Reluctantly granting the director his wishes, the Hakim's did however eschew the preferred choice of composer when Miles Davis' representatives requested a little more money than budgeted. Fortunately the Billie Holliday tunes and work of French composer Michel Legrand would give the film a sophisticated yet sleazy air perfectly in tune with the fractured personality splits of the lead characters. The main theme is a particularly fascinating piece. A quietly swinging trumpet riff backed by a small jazz group is suddenly broken by a sudden sheet of discordant harpsichords and a sound not unlike Bartok or Stravinsky. Legrand would go on to score "The Go-between" for Losey but it was this soundtrack that the director would go on to cite as his favourite musical score.

In Stanley Baker's Tyvian Jones the morose Celtic division of faux machismo and brooding self-hatred is perfectly encapsulated. The films charts the self-investigation of a man who knows he is living a lie. "Stranger From Hell" the title of his dead brother's slice of life pulp-fiction, features his name on the spine and his photo on the jacket but it is only in the title that Tyvian finds the awful truth. Far off in the distance lies marriage to a beautiful fiancĂ© and a place in an establishment he can only dream about. But right before his eyes gaping cracks appear in an insecurity he is desperate to fill. This void is filled by Moreau's Eva, willing seductress through the necessity of earning money to live the life she must live. By turns childish and demonic, for Moreau it would be one of the finest performances of her career, her post-coital eyes staring balnkly through the smoke.

"Do you find me attractive?", she asks an exasperated Tyvian during one the film's many scences of desperate, doomed seduction.
"Mean...cruel...vicious...destructive", he answers.

Boasting stunning photography from Henri Decae, the film looked great too, painting a nocturnal Venice and scruffy Rome in dark forboding shades. Yet this darkness and the bitterness within the text would slip into the production like a spiked drink. Fact and fiction merged. Eva used her sex like a weapon and even disregarding Moreau's assertion of the time when she took a knife to the producers during an on-set dispute, a feeling of deep malevolence and violence hung over the whole venture. Scenes were fought over and planned budgets withdrawn. It spilled over into the action.

In one scene as Eva leads Tyvian through dark Roman streets, we glimpse piazza and fountains reminiscent of  Fellini's award-winning "La Dolce Vita", yet where in that film we recall an iconic embrace at dawn, in doomed "Eva" the lovers stumble down stairs into the hovel of a sleeping vagrant. There is nothing accidental about this fall. The scene also reminds us that "Eva" was Losey's shot at doing a Visconti or Antonioni or indeed Fellini. In the early 1960's Italy was where a film director made his international mark. Losey, Baker and Moreau were clearly fighting towards this end, the stakes were high and as the funds were withdrawn Baker found himself chipping in money from his own pocket. Like Tyvian with his repressed sensitivity, rash bursts of passion were beginning to consume reason.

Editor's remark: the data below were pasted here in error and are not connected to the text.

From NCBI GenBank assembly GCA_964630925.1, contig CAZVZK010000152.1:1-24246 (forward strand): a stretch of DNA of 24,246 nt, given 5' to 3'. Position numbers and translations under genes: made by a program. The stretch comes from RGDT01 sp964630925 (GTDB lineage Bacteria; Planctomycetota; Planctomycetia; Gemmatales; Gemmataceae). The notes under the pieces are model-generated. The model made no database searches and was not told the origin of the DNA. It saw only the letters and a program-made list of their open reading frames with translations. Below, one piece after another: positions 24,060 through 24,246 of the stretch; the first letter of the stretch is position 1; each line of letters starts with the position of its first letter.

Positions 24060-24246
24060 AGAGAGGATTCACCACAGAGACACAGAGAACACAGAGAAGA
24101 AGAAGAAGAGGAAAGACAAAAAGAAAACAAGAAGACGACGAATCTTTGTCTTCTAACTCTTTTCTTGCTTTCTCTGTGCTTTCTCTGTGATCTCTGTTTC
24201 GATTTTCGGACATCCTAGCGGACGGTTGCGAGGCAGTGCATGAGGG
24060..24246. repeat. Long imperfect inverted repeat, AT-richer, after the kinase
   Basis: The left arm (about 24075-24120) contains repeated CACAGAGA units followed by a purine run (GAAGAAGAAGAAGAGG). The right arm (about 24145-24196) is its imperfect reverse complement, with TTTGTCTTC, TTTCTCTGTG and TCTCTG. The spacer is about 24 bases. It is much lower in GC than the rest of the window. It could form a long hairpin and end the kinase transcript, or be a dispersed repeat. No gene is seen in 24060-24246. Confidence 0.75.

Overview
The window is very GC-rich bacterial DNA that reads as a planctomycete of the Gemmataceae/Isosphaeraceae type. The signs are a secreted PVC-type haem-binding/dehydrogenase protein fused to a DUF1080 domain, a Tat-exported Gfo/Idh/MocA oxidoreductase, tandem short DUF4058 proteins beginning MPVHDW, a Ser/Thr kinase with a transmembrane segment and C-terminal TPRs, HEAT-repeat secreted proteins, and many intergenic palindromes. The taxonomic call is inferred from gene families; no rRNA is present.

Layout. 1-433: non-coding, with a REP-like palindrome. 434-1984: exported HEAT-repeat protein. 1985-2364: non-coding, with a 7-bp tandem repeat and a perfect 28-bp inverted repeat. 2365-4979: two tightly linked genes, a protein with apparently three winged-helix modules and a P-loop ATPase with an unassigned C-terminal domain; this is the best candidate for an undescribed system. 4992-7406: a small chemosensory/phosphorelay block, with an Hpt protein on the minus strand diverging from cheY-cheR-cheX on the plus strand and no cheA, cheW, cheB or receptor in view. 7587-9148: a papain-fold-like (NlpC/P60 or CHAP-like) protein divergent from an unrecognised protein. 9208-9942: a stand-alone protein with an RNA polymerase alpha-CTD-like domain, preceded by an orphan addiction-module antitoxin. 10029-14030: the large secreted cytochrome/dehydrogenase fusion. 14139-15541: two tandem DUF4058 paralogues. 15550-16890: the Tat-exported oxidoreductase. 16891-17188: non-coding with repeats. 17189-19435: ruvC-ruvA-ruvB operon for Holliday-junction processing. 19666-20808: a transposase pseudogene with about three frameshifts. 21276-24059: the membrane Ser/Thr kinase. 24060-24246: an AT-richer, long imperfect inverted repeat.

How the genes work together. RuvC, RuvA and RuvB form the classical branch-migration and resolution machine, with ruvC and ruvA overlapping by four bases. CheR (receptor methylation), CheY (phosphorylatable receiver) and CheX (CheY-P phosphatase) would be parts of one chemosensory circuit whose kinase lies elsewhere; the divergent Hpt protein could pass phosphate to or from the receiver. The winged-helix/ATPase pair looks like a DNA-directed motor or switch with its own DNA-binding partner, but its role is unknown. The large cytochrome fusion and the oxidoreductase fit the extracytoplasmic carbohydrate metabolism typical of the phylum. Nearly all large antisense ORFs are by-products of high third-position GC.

The final director's cut of 155 minutes would never see the light of day. Allegedly butchered by the Hakim's down to the standard 103 minute theatrical release (though some have argued this was a conceit manufactured by a director who had already lost control). Today we have access to the Scandinavian cut which allows us 119 minutes though in markedly inferior stock. Critics have commented on the longeurs of even the shortest versions of the film so it's a moot point as to whether Losey's grand vision justified his final cut. Either way after moving on to greater things he would recoil in later years over his unrealised masterpiece. (He would describe the unseen full version as "almost an orgasm"!)

Upon it's release established opinion suggested "Eva" was fit only to lurk menacingly in the back-waters of the European cinema world, though plaudits were given to Moreau's expert performance. Yet it is Stanley Baker's portrayal of a seducer devoured who shines brightest nearly half a century on. The working class lad striking out at a time when the blurring of the classes suggested everything was up for grabs strikes a resounding note. To witness the disintegration of his very being acts as a bitter morality play of universal hubris. With another amour in-tow and Tyvian reduced to a lapdog, Eva's final put-down in Piazza St Marco reminds us of the film's unusual subject matter,

"Bloody Welshman!", she spits.

As a post-script it seems fitting to recall that the film's premiere ended as tortuously as its creation. In a split-level Paris cinema, Baker found himself downstairs before a non-plussed cross-section of the weary international press, whilst upstairs Losey partied with enough Anglo-Saxon chutzpah to suggest they'd carried the whole thing off. But the hangover from this film would last a long time.